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J Biol Chem. 1994 Dec 16;269(50):31946-54.

3'-->5' exonuclease active site of phi 29 DNA polymerase. Evidence favoring a metal ion-assisted reaction mechanism.

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Centro de Biología Molecular Severo Ochoa (CSIC-UAM), Universidad Autónoma, Canto Blanco, Madrid, Spain.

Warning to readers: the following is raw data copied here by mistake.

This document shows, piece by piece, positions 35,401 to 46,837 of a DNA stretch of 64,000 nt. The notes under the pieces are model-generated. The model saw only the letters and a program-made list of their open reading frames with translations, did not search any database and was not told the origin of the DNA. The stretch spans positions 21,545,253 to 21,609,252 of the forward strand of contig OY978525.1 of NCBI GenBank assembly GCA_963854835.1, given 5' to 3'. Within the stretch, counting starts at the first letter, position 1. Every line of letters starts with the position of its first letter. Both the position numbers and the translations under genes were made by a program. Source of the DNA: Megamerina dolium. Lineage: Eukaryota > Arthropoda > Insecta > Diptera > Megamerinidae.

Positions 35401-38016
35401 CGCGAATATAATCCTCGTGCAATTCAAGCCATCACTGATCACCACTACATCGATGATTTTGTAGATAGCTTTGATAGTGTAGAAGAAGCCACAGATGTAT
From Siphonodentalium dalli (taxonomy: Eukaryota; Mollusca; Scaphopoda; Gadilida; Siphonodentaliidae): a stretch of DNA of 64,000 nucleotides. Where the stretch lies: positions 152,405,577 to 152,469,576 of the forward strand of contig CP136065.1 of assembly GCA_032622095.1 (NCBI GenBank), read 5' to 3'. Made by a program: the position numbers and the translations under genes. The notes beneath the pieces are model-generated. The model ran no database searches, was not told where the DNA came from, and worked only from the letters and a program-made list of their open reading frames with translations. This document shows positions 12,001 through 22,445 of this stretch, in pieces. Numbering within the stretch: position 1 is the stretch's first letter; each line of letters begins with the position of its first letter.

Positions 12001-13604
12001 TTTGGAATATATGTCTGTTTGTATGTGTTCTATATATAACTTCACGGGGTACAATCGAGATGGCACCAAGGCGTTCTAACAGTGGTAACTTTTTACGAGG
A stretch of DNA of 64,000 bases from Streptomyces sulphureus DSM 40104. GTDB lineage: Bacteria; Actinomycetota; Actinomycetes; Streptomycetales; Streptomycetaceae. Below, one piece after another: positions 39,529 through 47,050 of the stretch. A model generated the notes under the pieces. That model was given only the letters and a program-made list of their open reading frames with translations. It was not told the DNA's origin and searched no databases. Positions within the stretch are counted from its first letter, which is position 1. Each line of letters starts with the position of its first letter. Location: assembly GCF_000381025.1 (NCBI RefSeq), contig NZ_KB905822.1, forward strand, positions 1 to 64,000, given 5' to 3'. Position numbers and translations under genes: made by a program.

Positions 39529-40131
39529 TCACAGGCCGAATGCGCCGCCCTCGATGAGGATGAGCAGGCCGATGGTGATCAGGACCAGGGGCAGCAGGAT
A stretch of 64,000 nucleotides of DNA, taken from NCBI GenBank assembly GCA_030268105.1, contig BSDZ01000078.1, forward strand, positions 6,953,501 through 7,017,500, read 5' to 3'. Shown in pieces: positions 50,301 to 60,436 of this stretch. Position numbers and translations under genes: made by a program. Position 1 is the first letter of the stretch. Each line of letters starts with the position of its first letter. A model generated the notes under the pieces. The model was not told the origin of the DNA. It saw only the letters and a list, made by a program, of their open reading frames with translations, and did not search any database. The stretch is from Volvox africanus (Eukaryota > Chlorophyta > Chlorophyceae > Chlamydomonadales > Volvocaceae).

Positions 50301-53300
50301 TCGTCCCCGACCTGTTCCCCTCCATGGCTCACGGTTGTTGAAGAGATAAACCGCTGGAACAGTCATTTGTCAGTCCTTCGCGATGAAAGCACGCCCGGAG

The residues forming the 3'-->5' exonuclease active site of phi 29 DNA polymerase, located at the N-terminal conserved motifs Exo I, Exo II and Exo III, have been defined by site-directed mutagenesis (Bernad, A., Blanco, L., Lázaro, J. M., Martin, G., and Salas, M. (1989) Cell 59, 219-228; Soengas, M. S., Esteban, J. A., Lázaro, J. M., Bernad, A., Blasco, M. A., Salas, M., and Blanco, L. (1992) EMBO J. 11, 4227-4237). To understand their catalytic role, the residual exonuclease activity of mutants at these active site residues has been kinetically studied. The critical function of residues Asp12, Glu14, Asp66, and Asp169 is supported by a 10(5)-fold reduction in the exonuclease catalytic rate upon single mutation. Residue Tyr165 seems to play a secondary role in the exonuclease reaction based on the 10(2)-10(3)-fold reduced catalytic rate of mutants Y165F and Y165C. Most of the mutants were specially active in the presence of Mn2+ ions, which could be indicative of a direct involvement of these residues in a metal ion-assisted exonucleolytic reaction. The data obtained strongly suggest that the 3'-->5' exonuclease active site of phi 29 DNA polymerase is structurally and functionally similar to that of the Escherichia coli DNA polymerase I. In addition, these residues were also very important for the strand displacement ability of phi 29 DNA polymerase, suggesting a structural overlapping of this activity with the 3'-->5' exonuclease.

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